The child shares with parent its memory pages until it has to modify some of them, which triggers a copy-on-write process that copies these pages to the child's domain before the child is allowed to modify them. But this all happens afterward. At the moment the fork() call is executed, the only work to be done before the child process goes on its separate way is to set up the page tables for the virtual memory, which imposes almost no delay at all.

Freeing the Parent Process

In the child code, you must also close all pipes to the connection socket that were opened by the parent process (i.e. STDIN and STDOUT) and inherited by the child, so the parent will be able to complete the request and free itself for serving other requests. If you need the STDIN and/or STDOUT streams, then you should reopen them. You may need to close or reopen the STDERR filehandle. It's opened to append to the error_log file as inherited from its parent, so chances are that you will want to leave it untouched.

Under mod_perl, the spawned process also inherits a file descriptor that's tied to the socket through which all communication between the server and the client occur. Therefore, we need to free this stream in the forked process. If we don't do that, then the server cannot be restarted while the spawned process is still running. If an attempt is made to restart the server, then you will get the following error:

  [Mon Dec 11 19:04:13 2000] [crit] 
  (98)Address already in use: make_sock:
    could not bind to address port 8000

Apache::SubProcess comes to our aid and provides a method cleanup_for_exec(), which takes care of closing this file descriptor.

So the simplest way to free the parent process is to close all three STD* streams if we don't need them, and untie the Apache socket. In addition, you may want to change the process' current directory to / so the forked process won't keep the mounted partition busy, if this is to be unmounted at a later time. To summarize all this issues, here is an example of the fork that takes care of freeing the parent process.

  use Apache::SubProcess;
  defined (my $kid = fork) or die "Cannot fork: $!\n";
  if ($kid) {
    # Parent runs this block
  } else {
    # Child runs this block
      $r->cleanup_for_exec(); # untie the socket
      chdir '/' or die "Can't chdir to /: $!";
      close STDIN;
      close STDOUT;
      close STDERR;
    # some code comes here
  # possibly more code here usually run by the parent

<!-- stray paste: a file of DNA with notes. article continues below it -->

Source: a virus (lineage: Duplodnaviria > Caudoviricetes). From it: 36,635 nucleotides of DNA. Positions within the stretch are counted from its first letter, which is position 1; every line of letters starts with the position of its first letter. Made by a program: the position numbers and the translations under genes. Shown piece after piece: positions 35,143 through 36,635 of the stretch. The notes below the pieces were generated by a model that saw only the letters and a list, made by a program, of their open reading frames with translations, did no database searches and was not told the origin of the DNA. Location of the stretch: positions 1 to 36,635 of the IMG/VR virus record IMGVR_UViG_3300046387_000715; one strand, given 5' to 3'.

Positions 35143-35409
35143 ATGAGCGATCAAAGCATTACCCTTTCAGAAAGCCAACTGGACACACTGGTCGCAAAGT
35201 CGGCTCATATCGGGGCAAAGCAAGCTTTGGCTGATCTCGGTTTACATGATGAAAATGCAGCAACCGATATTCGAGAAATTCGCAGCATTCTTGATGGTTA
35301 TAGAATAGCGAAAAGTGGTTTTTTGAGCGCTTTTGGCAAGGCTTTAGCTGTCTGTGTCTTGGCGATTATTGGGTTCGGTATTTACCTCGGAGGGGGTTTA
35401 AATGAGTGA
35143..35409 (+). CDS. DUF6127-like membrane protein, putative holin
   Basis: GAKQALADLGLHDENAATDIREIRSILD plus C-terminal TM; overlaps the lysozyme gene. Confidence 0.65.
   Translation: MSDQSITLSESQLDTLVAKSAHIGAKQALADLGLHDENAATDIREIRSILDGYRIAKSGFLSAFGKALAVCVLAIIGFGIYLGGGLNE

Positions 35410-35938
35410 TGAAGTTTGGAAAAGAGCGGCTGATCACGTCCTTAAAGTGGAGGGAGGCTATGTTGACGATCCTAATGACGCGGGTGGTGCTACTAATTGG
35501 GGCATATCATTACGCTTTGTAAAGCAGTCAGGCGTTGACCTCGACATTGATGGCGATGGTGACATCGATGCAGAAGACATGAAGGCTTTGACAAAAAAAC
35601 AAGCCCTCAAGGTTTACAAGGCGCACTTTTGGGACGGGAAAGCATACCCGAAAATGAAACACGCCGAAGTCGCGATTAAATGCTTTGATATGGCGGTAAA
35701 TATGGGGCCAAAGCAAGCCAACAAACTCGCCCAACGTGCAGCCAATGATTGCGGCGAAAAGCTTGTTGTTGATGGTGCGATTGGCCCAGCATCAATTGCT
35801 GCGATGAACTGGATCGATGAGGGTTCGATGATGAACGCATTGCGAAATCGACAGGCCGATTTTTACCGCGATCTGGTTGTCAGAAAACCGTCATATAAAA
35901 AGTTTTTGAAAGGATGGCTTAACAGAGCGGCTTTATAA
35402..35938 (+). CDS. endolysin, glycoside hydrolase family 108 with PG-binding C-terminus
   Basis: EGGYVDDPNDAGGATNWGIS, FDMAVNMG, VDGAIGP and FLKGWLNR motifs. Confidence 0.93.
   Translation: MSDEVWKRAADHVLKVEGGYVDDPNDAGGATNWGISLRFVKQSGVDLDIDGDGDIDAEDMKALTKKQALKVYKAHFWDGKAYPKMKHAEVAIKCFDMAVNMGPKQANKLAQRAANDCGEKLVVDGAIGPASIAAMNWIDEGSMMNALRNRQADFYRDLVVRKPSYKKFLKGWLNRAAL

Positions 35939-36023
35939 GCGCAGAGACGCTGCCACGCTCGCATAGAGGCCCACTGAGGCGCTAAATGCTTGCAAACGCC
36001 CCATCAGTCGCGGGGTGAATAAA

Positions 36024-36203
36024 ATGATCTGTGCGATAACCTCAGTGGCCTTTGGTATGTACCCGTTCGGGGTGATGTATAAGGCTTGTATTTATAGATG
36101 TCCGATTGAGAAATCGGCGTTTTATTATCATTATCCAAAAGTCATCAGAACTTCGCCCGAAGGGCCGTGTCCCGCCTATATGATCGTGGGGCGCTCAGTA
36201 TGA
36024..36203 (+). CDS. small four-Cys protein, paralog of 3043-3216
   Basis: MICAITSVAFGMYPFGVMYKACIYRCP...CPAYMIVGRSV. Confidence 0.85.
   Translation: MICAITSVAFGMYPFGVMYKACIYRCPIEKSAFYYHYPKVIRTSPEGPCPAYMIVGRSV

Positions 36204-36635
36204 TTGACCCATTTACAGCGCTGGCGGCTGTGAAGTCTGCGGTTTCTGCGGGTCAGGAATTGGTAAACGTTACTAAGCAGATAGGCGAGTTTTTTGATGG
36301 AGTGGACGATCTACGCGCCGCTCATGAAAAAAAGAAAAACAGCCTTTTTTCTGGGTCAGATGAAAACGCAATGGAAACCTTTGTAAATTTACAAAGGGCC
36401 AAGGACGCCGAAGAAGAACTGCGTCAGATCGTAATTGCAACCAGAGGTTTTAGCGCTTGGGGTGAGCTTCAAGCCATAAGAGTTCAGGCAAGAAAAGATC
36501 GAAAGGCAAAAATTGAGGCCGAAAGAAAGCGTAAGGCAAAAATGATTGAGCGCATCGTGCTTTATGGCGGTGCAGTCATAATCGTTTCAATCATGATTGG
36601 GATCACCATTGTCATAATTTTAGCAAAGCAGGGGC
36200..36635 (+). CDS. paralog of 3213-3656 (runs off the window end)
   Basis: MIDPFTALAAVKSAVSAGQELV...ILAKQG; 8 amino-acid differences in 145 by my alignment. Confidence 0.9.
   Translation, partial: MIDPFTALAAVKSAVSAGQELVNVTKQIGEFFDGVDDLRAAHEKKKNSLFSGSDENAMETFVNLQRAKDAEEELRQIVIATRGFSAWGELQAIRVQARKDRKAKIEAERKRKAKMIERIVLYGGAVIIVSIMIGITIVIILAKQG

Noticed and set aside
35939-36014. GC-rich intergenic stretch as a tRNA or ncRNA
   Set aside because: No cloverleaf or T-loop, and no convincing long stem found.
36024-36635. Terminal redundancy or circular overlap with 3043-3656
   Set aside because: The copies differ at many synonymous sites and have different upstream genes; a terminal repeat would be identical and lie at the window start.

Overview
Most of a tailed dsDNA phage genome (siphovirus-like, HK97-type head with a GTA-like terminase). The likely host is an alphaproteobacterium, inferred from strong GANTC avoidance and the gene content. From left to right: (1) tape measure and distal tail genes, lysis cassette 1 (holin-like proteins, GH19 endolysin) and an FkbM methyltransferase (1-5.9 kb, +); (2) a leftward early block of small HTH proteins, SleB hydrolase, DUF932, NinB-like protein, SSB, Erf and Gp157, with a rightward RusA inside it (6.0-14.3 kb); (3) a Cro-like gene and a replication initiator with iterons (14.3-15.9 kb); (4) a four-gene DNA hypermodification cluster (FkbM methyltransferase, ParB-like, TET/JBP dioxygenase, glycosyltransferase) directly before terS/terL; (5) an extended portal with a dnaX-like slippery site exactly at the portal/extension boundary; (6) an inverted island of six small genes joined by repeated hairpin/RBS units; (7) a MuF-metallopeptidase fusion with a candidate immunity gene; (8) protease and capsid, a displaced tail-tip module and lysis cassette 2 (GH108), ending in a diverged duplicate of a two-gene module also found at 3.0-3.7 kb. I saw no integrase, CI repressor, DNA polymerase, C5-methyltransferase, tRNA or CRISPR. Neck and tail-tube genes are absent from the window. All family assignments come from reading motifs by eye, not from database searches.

Of course, between the freeing-parent code and child-process termination, the real code is to be placed.

Detaching the Forked Process

Now what happens if the forked process is running and we decide that we need to restart the Web server? This forked process will be aborted, since when the parent process dies during the restart, it'll kill its child processes as well. In order to avoid this, we need to detach the process from its parent session by opening a new session. We do this with help of setsid() system call, provided by the POSIX module:

  use POSIX 'setsid';
  defined (my $kid = fork) or die "Cannot fork: $!\n";
  if ($kid) {
    # Parent runs this block
  } else {
    # Child runs this block
      setsid or die "Can't start a new session: $!";

Now the spawned child process has a life of its own, and it doesn't depend on the parent any longer.

Avoiding Zombie Processes

Now let's talk about zombie processes.

Normally, every process has its parent. Many processes are children of the init process, whose PID is 1. When you fork a process, you must wait() or waitpid() for it to finish. If you don't wait() for it, then it becomes a zombie.

A zombie is a process that doesn't have a parent. When the child quits, it reports the termination to its parent. If no parent wait()s to collect the exit status of the child, then it gets "confused" and becomes a ghost process. This process can be seen as a process, but not killed. It will be killed only when you stop the parent process that spawned it!

Generally, the ps(1) utility displays these processes with the <defunct> tag, and you will see the zombies counter increment when doing top(). These zombie processes can take up system resources and are generally undesirable.

So the proper way to do a fork is:

  my $r = shift;
  defined (my $kid = fork) or die "Cannot fork: $!";
  if ($kid) {
    print "Parent has finished\n";
  } else {
      # do something

In most cases, the only reason you would want to fork is when you need to spawn a process that will take a long time to complete. So if the Apache process that spawns this new child process has to wait for it to finish, then you have gained nothing. You can neither wait for its completion (because you don't have the time to), nor continue because you will get yet another zombie process. This is called a blocking call, since the process is blocked to do anything else before this call gets completed.

The simplest solution is to ignore your dead children. Just add this line before the fork() call:


When you set the CHLD (SIGCHLD in C) signal handler to 'IGNORE', all the processes will be collected by the init process and are therefore prevented from becoming zombies. This doesn't work everywhere, however. It proved to work at least on the Linux OS.

Note that you cannot localize this setting with local(). If you do, then it won't have the desired effect.

So now the code would look like this:

  my $r = shift;
  defined (my $kid = fork) or die "Cannot fork: $!\n";
  if ($kid) {